To open an ISA, investors must be:

  • 16 or over for Cash ISAs
  • 18 or over for Stocks and Shares or Innovative Finance ISAs
  • 18 or over but under 40 for Lifetime ISAs

Investors must also be either:

  • A resident of the UK
  • Crown servant or their spouse or civil partner if you do not live in the UK.

Can I pay into more than one ISA?

In a single year, you can only pay into one Stocks & Shares ISA and one Cash ISA, splitting your ISA allowance between them. But you can’t pay into multiple Stocks & Shares ISAs or multiple Cash ISAs.

Can I create more than one ISA?

For those hoping to game the system by creating multiple ISA accounts, unfortunately, the £20,000 allowance applies per person and not per account. With that said, there are no rules against allocating a portion of your savings to a spouse or family member who might not have used their full ISA allowance. 

Who can open a Junior ISA?

Only a child’s parent or legal guardian can open a Junior ISA account. Once the account is created, the parent or guardian can share the information allowing family members and friends to contribute to the Junior ISA.

ISA FAQs

What is the ISA Deadline for 2021/2022?

The deadline for using your ISA allowance for 2021/2022 was on the 5th of April 2022. As a tax wrapper, the ISA allowance runs in parallel with the UK tax year, which runs from the 6th of April to the 5th of April (which is the end of the UK financial tax year). After this date, your tax-free ISA allowance for 2021/22 will come to an end.

What is the ISA Deadline for 2022/2023?

The deadline for using your ISA allowance in 2022/2023 is the 5th of April 2023. As a tax wrapper, the ISA allowance runs in parallel with the UK tax year, which runs from the 6th of April to the 5th of April (which is the end of the UK financial tax year). After this date, your tax-free ISA allowance for 2022/23 will come to an end.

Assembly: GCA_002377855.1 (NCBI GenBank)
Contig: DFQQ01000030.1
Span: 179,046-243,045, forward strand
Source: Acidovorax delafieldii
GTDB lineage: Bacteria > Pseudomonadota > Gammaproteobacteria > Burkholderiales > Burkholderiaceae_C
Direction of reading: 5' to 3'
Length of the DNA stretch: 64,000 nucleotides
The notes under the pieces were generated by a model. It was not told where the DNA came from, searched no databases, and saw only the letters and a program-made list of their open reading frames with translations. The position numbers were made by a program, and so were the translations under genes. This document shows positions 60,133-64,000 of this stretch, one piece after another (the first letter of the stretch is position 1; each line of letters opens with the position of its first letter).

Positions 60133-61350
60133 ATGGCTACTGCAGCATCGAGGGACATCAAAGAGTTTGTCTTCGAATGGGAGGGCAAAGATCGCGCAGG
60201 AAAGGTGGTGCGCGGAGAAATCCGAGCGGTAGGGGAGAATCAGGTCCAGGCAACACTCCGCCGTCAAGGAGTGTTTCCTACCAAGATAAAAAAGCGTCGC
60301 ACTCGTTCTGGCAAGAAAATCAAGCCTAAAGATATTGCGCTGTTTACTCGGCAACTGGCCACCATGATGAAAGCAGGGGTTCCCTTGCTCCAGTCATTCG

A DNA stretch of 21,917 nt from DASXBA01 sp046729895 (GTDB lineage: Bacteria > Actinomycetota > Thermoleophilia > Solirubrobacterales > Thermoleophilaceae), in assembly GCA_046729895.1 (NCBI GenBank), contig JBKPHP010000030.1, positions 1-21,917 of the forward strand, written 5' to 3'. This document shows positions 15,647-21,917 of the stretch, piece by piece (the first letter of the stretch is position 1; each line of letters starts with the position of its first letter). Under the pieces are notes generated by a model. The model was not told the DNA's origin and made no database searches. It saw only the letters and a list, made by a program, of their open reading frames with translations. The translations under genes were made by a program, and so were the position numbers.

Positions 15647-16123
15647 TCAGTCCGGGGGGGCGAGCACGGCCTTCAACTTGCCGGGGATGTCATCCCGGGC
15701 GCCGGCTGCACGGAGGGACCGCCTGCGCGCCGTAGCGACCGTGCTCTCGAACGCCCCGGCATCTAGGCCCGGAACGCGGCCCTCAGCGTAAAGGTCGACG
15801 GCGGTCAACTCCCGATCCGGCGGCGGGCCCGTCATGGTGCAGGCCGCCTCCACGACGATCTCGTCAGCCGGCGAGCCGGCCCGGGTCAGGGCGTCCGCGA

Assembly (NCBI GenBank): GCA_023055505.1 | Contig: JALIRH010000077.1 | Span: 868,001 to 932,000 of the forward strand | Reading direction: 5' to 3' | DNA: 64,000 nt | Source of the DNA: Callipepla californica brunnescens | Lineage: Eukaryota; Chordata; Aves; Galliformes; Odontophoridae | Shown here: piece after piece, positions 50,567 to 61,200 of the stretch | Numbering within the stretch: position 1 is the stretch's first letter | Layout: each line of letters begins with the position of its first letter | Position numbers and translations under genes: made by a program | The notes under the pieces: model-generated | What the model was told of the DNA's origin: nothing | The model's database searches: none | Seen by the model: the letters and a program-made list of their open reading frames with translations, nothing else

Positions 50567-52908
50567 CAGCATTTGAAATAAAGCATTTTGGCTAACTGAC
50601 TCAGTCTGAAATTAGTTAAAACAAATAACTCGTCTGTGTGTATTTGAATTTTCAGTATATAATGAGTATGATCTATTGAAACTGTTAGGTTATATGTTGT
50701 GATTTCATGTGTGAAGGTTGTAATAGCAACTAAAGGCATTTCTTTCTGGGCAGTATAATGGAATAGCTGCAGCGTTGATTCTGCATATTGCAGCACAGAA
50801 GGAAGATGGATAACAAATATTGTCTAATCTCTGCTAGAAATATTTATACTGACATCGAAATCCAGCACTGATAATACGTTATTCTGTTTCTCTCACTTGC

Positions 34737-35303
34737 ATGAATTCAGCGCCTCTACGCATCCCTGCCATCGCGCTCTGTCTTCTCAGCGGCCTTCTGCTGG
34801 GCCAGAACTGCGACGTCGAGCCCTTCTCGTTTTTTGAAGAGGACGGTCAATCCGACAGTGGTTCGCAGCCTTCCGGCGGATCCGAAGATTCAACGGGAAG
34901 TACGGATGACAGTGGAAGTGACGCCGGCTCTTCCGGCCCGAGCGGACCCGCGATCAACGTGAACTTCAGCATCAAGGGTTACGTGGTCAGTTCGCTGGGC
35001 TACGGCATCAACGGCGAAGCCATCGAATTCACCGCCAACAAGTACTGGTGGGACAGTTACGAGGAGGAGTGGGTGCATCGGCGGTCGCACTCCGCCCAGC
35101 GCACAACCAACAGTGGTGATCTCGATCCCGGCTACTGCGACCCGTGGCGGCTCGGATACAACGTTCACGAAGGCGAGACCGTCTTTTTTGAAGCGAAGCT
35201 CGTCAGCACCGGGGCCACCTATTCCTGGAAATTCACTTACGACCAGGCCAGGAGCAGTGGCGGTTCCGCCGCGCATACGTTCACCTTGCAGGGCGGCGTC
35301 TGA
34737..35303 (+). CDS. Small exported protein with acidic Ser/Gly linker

What happens to my ISA when I die?

It might not be something you want to think about, but many ISA customers would be interested to know ‘what happens to my ISA when I die?’ When you pass away, your Stocks and Shares ISA will become classed as a ‘continuing ISA’ for a period of time.

It will remain open until the administration of your estate is completed, or the ISA is closed by your executor. If you would like more information, you can check out HMRC website.

What happens to your ISA at the end of the Tax Year?

At the end of each financial tax year, your ISA allowance will replenish, and your account will remain open. You’ll keep your savings on a tax-free basis for as long as you keep the money in your ISA accounts.

How do I withdraw from a Lifetime ISA?

Offering a generous government bonus to help you with your savings milestones, Lifetime ISAs are a great way to accelerate your journey towards retirement or owning your first home. But many customers want to know – ‘how do I withdraw from a Lifetime ISA?’
 
If you’re looking to buy your first home, you will need to complete a declaration form provided by HMRC, fill it in and give it to your property conveyancer. The funds will then be processed within 30 days of receipt. You can also withdraw from your Lifetime ISA once you hit 60 years of age, or if you’re terminally ill.

If you want to withdraw for any other reason, you’ll have to pay the government withdrawal charge of 25% – which could mean you get out less than you put in.